Town of Cavendish v. VERMONT PUBLIC POWERAnnotate this Case
446 A.2d 792 (1982)
TOWN OF CAVENDISH v. VERMONT PUBLIC POWER SUPPLY AUTHORITY.
Supreme Court of Vermont.
April 6, 1982.
*793 Paul, Frank & Collins, Inc., Burlington, and Sarah E. Vail, Chester, for plaintiff.
Paterson, Walke & Pratt, P. C., Montpelier, for defendant.
Before BARNEY, C. J., BILLINGS, HILL and UNDERWOOD, JJ., and DALEY, J. (Ret.), Specially Assigned.
The Town of Cavendish appeals from an order of the Public Service Board dismissing its petition for declaratory relief against the defendant-appellee Vermont Public Power Supply Authority. We affirm.
On October 23, 1980, the Town filed a petition with the Board seeking a declaratory ruling concerning three actions of the defendant Authority. First, the Town challenged a $6,000,000 loan obtained by the Authority as improper under 30 V.S.A. § 108(a). Second, the petition attacked the validity of a contract signed by the Authority, which provided for the purchase of forty per cent ownership in the proposed Black River Hydro Electric Project. Third, the Town alleged that the Authority violated its enabling legislation in granting member status to the Town of Springfield. The petition requested a temporary restraining order, and a declaration that each of the challenged actions was invalid.
On February 18, 1981, the Public Service Board denied the petition for injunctive and declaratory relief. The Board held that the Town's petition did not raise an actual controversy between the plaintiff and the Authority. The Board also denied declaratory relief on discretionary grounds. It held that the Town had other forums to pursue its grievances. Furthermore, any decision on the Black River project would not redress the Town's claims, as the project could be built by other parties despite the declaratory relief.
The issues have narrowed on appeal. First, the appellant does not challenge the denial of a temporary restraining order. Second, this Court's decision in In re Vermont Public Power Supply Authority, 140 Vt. 424, 440 A.2d 140 (1981), has mooted the appellant's claims in reference to the $6,000,000 loan. In that case, we held that the Town of Cavendish could intervene as a matter of right in separate proceedings to determine the validity of the loan. See Id. at 432, 440 A.2d at 141. The once live controversy has dissipated. Therefore, we decline to adjudicate this portion of the Town's appeal on the ground of mootness. In re J.S., 139 Vt. 6, 14, 420 A.2d 870, 874 (1980); Mangan's Admx. v. Smith, 116 Vt. 401, 403, 78 A.2d 12, 13 (1951); See Vt. Const. ch. II, § 30 ("The Supreme Court shall exercise appellate jurisdiction in all cases ....").
*794 The remaining issues in the case concern the Town's attack on the Black River Hydro Project and the membership of Springfield in the Authority. On these matters, we conclude that the Board correctly dismissed the Town's petition, because, as a matter of law, the petition failed to allege injury sufficient to confer standing on the Town. Therefore, we do not address the alternative grounds for dismissal relied upon by the Board.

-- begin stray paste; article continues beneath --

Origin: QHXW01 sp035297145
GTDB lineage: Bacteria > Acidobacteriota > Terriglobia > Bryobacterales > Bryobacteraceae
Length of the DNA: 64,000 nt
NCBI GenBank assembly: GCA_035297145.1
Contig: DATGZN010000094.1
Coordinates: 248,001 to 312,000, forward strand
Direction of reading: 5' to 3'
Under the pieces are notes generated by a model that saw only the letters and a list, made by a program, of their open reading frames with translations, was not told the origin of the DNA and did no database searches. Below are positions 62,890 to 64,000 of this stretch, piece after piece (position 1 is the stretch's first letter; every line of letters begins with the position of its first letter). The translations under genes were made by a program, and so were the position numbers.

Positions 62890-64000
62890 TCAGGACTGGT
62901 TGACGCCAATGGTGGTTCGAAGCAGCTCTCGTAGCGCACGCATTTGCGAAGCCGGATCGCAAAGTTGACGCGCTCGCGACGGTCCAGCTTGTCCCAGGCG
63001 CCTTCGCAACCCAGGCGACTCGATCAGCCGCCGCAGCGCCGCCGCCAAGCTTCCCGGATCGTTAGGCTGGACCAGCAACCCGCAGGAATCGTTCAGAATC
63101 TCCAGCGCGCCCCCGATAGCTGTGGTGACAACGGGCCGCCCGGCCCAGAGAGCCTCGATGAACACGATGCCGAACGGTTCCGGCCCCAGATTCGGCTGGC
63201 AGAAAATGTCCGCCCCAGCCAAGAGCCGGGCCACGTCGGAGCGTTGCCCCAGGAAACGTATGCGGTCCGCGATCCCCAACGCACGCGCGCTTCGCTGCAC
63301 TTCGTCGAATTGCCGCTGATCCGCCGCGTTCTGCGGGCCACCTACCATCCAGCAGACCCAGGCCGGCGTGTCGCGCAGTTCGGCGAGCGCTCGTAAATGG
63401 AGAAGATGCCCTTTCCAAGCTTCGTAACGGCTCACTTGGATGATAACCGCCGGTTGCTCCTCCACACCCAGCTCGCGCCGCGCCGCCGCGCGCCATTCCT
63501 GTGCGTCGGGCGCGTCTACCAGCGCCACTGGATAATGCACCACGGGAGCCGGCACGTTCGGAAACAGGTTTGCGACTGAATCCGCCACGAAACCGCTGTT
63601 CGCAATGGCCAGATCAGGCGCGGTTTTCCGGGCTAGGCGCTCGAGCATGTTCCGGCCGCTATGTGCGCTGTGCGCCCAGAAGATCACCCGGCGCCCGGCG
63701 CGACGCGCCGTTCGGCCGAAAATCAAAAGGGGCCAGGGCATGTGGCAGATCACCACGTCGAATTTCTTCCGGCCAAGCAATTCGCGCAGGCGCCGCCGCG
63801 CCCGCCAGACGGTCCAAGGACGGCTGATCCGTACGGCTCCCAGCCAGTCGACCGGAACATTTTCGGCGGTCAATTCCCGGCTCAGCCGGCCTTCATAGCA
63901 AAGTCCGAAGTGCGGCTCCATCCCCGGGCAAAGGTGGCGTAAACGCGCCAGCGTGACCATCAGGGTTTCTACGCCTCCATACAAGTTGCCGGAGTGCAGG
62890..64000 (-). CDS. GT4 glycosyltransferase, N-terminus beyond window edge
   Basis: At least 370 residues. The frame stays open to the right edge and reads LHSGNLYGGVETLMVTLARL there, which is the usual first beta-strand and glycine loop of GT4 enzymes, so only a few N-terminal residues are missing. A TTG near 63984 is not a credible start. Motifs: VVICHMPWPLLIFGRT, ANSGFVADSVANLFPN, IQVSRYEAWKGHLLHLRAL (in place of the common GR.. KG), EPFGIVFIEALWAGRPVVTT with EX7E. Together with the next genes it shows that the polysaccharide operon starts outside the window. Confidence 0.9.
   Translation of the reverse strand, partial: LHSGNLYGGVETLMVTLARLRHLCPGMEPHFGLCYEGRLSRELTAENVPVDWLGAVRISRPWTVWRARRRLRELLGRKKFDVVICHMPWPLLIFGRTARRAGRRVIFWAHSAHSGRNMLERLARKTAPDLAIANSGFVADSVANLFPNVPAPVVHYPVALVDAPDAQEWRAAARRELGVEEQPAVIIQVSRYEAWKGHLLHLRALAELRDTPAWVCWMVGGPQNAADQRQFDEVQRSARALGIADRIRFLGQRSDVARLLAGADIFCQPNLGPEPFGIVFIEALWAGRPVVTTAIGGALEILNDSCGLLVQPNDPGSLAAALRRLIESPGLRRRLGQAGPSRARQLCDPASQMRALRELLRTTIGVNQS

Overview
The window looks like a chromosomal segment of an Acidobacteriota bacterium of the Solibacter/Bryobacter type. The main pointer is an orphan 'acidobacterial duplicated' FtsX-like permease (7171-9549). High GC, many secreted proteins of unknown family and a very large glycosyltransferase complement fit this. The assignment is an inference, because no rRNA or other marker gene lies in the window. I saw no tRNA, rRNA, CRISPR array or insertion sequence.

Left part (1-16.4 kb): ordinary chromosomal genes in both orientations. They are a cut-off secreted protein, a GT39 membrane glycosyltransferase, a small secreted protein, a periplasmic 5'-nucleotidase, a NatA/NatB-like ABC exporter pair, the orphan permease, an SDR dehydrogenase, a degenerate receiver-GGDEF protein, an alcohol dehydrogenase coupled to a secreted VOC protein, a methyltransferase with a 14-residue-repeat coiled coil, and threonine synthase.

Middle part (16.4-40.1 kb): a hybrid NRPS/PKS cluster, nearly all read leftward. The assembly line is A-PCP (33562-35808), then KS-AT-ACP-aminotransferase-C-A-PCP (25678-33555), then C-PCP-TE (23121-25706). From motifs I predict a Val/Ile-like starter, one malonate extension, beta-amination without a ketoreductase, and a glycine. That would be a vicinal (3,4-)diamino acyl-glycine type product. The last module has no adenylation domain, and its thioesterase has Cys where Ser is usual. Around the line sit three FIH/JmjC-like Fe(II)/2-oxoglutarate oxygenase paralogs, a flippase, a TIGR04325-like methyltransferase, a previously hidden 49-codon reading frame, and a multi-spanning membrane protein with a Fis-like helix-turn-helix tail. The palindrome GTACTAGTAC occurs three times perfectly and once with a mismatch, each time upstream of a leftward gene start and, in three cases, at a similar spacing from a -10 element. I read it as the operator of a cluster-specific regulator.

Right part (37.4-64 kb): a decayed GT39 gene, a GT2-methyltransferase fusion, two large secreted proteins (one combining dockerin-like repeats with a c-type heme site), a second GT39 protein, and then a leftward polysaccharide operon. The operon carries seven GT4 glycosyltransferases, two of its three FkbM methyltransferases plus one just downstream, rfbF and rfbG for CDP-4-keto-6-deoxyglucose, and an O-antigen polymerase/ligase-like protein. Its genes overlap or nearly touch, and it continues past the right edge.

The Public Service Board has the authority to issue declaratory rulings by virtue of 3 V.S.A. § 808. The authority under this section is, however, circumscribed. Declaratory judgments under this section may not test the validity of administrative or statutory provisions. Rather, the Board is restricted to deciding the applicability of such authorities to a particular set of facts. In re State Aid Highway No. 1, Peru, Vermont, 133 Vt. 4, 7, 328 A.2d 667, 669 (1974). Furthermore, administrative declaratory judgments are "essentially similar procedures [as] declaratory judgments" in courts. Id. at 8, 328 A.2d at 669. Thus, general restrictions on the power to issue declaratory relief govern the disposition of petitions under 3 V.S.A. § 808.
Every petition for declaratory relief must satisfy an initial burden: there must be an actual controversy between the parties to confer jurisdiction. See Beecham v. Leahy, 130 Vt. 164, 167, 287 A.2d 836, 838 (1972); Gifford Memorial Hospital v. Town of Randolph, 119 Vt. 66, 70-71, 118 A.2d 480, 483 (1955). The "actual controversy" requirement is jurisdictional, and may not be waived by either the parties or the tribunal. The availability of declaratory relief turns on whether the plaintiff is suffering the threat of actual injury to a protected legal interest, or is merely speculating about the impact of some generalized grievance. On the face of the complaint, the plaintiff must allege at least the threat of an "injury in fact" to some protected interest in order to establish his or her standing. See Robtoy v. City of St. Albans, 132 Vt. 503, 505-06, 321 A.2d 45, 47 (1974).
In this case, the plaintiff's complaint fails to allege any such injury stemming from the Black River Project or Springfield's membership in the Authority. The Town's nineteen paragraph complaint ascribes potential injury to the disbursement of the loan proceeds. It does not, however, present any allegation of injury independently traceable to either the Hydro Project or Springfield's membership in the Authority. Even assuming that these two transactions were illegal as alleged, illegality alone is insufficient to confer standing in a declaratory judgment action. As Justice Stewart wrote: "the `injury in fact' test requires more than an injury to a cognizable interest. It requires that the party seeking review be himself among the injured." Sierra Club v. Morton, 405 U.S. 727, 734-35, 92 S. Ct. 1361, 1365-1366, 31 L. Ed. 2d 636 (1972).
As a matter of law, therefore, the Town has failed to establish standing to challenge the Hydro Project or Springfield's membership in the Authority. We therefore affirm the dismissal of the petition for lack of standing.